4/29/2009 3:01:51 PM
For thousands of years, humans have been trading biodiversity for homogeny: Diverse forests for monoculture tree farms, grasslands for agriculture, and oceans for fish farms. This process is simply unsustainable, ecology professor Shahid Naeem writes for Miller-McCune. The drive to domesticate the earth creates an existential crisis for humans, according to Naeem, because “All aspects of human well-being and prosperity trace back to biodiversity for their foundation.”
The natural functions of the earth are based on biodiversity. Naeem writes about a study he was involved in proving that “More diversity led to greater absorption of carbon dioxide.” Even knowing this, biodiversity loss continues to be “the single most prevalent feature of our changing world.”
Species extinction is just one part of the problem, though a significant one. Rounding up wildlife into reserves and domesticating plants and animals also diminishes the earth’s diversity. “Even without the loss of a single species, with increasing homogenization biodiversity declines.”
In order to create a more sustainable ecosystem, humans need to take responsibility for creating a more equitable one, according to Naeem. Rather than the more Judeo-Christian system of human dominion over the animals, people need to think of themselves as a necessary part of the earth’s biodiversity, and they need work to keep it that way.
Cindy Sims Parr
, licensed under
4/29/2009 1:13:46 PM
People shouldn’t count on the emerging green economy to pull the world out of recession, Matthew E. Kahn writes for Foreign Policy. The recession is about the bursting housing bubbles, overleveraged banking sectors, and other problems that won’t be solved with solar panels. Cap-and-trade systems and renewable energy sources are important for environmental reasons, but Kahn cold throws water on the green technology as economic panacea ideal. “Anti-carbon regulations will simultaneously create and destroy jobs,” Kahn writes, but “a little creative destruction will likely be a good thing.”
4/29/2009 11:30:52 AM
A grassroots uprising against the environmentally-disastrous Hawaii Superferry has triumphed—for now. In March, The Nation reported that a coalition of Native Hawaiians, locals of Japanese and Filipino descent, and white settlers joined forces to protest the Superferry’s maiden voyage from Honolulu to Kaui, culminating in a standoff between the mammoth vessel and dozens of surfers and swimmers reminiscent of Tiananmen Square.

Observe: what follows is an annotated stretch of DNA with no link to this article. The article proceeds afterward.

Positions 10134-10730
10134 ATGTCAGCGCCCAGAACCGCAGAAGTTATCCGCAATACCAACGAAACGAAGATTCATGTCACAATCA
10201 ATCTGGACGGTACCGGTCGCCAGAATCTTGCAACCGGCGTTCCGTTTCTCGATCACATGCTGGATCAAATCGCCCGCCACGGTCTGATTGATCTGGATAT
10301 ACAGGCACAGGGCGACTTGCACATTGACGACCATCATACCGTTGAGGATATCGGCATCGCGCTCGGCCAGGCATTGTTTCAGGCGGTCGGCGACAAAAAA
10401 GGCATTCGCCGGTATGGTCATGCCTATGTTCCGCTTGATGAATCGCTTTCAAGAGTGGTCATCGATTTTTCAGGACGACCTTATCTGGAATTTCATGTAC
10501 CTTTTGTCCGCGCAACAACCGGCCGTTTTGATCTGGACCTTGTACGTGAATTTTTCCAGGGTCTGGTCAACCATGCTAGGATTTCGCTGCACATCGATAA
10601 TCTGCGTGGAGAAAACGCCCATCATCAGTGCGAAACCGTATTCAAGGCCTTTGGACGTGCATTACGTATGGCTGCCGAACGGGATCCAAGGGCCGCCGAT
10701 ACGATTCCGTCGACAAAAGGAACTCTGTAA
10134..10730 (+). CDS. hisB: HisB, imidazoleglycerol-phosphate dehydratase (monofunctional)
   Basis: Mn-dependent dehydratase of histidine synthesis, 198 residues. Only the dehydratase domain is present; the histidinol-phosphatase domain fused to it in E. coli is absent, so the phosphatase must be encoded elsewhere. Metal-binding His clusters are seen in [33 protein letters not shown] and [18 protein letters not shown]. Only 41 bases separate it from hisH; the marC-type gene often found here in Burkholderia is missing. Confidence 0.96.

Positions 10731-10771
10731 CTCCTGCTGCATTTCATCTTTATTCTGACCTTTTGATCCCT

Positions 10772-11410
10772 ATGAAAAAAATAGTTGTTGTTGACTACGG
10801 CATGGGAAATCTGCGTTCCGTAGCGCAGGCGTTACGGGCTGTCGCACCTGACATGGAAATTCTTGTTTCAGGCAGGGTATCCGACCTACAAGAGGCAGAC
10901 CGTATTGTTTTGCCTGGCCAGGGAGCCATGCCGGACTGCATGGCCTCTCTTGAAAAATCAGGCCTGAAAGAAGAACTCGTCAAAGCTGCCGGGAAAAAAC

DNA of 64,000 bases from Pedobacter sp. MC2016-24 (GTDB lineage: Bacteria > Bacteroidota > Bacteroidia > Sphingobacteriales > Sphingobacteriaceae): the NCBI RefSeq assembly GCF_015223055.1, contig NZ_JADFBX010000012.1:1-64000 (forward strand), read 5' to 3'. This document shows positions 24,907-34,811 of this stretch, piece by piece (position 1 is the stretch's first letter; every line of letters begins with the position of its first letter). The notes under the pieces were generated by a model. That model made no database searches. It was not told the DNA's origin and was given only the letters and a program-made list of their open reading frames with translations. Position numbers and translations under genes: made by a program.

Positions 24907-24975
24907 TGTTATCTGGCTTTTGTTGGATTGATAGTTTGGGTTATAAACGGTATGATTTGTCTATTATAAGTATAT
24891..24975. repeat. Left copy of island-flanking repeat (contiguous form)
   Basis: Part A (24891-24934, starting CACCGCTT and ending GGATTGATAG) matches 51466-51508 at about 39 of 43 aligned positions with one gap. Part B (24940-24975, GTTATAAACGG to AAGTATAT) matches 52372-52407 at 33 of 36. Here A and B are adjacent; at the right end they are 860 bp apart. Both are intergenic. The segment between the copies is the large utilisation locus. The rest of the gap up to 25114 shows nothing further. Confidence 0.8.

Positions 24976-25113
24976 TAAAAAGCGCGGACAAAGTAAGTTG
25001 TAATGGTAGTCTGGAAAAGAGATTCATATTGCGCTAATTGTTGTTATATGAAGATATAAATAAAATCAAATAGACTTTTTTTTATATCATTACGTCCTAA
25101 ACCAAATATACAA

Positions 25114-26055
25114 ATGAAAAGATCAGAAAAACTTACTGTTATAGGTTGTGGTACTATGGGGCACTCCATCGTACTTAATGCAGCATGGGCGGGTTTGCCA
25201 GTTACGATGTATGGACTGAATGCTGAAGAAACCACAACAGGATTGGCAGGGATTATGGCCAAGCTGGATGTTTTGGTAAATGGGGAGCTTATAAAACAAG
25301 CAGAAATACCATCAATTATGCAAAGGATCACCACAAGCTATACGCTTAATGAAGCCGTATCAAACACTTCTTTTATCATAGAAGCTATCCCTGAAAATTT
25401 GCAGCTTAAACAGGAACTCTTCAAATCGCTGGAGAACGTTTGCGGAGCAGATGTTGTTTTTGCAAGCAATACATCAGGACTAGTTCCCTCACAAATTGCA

The inter-island ferry had plummeted in popularity when locals realized its full toll: it used 12,000 gallons of fuel per round trip; it raced through the habitats of humpback whales, dolphins, and sea turtles; it had the potential to transport invasive species; and, it brought cars to islands already crowded with motorists. Republican Governor Linda Lingle ignored demands for an Environmental Impact Statement (EIS) from environmentalists as well as the state Supreme Court, resulting in the dramatic protest.
Now the Hawaiian State Supreme Court has ruled unanimously that the Superferry has no legal authority to continue its operations in the state. But, don’t count Lingle out. She continues to battle on behalf of the project as well as her own political ambitions. Like the dark lord Sauron in Lord of the Rings, she’s not fading away any time soon.
Image by Ed Yourdon, licensed under Creative Commons
Source: The Nation
4/20/2009 2:00:37 PM
Political protest and designated green spaces are both uncommon sights in Vietnam’s capital city. Recently however, prompted by the protest of one dedicated woman, the Prime Minister of Vietnam officially halted plans to erect a $40 million, American-backed, 4-star hotel from being built at one of the city’s most historically sensitive sites.
That site is Reunification Park, which GlobalPost explains was "a signature project of 'socialist labor' in Vietnam. Unpaid students built it by hand between 1958 and 1960 in a swamp that had served as a garbage dump in colonial times." Tran Thi Thanh Van, a retired landscape architect and leader of the crusade, sprung into action when she witnessed a corner of the park getting bulldozed.